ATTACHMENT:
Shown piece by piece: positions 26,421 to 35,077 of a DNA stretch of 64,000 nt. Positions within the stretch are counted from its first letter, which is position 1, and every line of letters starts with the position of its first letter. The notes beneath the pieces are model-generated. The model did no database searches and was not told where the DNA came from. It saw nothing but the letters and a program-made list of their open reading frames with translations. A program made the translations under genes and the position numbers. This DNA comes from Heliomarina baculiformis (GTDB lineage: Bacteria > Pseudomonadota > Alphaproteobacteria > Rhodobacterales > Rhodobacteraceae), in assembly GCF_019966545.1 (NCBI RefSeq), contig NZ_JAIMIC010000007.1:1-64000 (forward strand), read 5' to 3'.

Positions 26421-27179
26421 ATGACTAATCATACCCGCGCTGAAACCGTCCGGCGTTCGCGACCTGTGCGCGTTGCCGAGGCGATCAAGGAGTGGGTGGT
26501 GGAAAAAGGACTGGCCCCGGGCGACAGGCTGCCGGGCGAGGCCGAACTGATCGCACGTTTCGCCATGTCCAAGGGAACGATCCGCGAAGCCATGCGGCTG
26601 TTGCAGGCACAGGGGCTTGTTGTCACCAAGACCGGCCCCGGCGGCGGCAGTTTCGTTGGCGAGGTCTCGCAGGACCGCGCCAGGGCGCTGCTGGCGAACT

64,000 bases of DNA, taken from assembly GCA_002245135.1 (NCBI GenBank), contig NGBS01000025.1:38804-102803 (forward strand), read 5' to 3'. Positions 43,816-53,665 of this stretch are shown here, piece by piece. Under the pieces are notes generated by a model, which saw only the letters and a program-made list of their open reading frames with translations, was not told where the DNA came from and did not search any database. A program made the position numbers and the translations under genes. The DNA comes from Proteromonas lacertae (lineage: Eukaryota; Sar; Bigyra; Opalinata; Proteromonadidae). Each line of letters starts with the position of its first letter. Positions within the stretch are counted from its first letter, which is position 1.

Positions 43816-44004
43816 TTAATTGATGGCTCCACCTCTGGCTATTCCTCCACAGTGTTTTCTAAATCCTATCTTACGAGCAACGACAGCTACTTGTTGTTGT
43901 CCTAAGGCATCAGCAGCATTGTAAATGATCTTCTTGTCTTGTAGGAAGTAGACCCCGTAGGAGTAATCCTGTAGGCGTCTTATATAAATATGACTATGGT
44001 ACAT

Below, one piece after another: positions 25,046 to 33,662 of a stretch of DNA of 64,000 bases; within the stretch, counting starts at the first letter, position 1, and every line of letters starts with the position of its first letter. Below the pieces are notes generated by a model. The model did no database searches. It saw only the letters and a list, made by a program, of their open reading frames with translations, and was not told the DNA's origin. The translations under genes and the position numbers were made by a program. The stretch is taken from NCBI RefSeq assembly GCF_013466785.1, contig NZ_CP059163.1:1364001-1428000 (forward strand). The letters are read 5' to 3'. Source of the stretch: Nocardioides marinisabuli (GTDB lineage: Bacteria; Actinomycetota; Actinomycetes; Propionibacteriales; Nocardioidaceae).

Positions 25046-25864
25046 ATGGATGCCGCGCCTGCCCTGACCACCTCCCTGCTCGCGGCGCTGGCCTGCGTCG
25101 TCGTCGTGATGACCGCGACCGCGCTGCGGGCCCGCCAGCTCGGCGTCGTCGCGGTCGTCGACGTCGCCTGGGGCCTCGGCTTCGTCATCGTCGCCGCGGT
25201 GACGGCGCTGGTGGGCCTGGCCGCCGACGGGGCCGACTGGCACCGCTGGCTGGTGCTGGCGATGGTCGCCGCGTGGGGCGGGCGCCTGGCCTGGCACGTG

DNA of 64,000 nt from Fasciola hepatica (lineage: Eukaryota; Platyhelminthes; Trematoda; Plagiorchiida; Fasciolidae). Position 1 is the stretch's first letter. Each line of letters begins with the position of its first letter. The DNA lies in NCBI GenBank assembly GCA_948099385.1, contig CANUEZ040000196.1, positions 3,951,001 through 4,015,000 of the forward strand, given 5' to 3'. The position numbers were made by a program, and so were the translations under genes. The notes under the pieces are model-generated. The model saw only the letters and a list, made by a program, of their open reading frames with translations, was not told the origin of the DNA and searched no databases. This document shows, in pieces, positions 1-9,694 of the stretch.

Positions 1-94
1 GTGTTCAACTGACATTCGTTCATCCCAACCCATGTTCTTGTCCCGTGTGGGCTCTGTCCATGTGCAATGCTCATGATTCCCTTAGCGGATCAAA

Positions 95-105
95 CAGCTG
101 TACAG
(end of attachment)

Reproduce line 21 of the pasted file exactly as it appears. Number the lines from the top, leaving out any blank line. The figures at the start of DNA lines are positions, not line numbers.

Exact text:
101 TACAG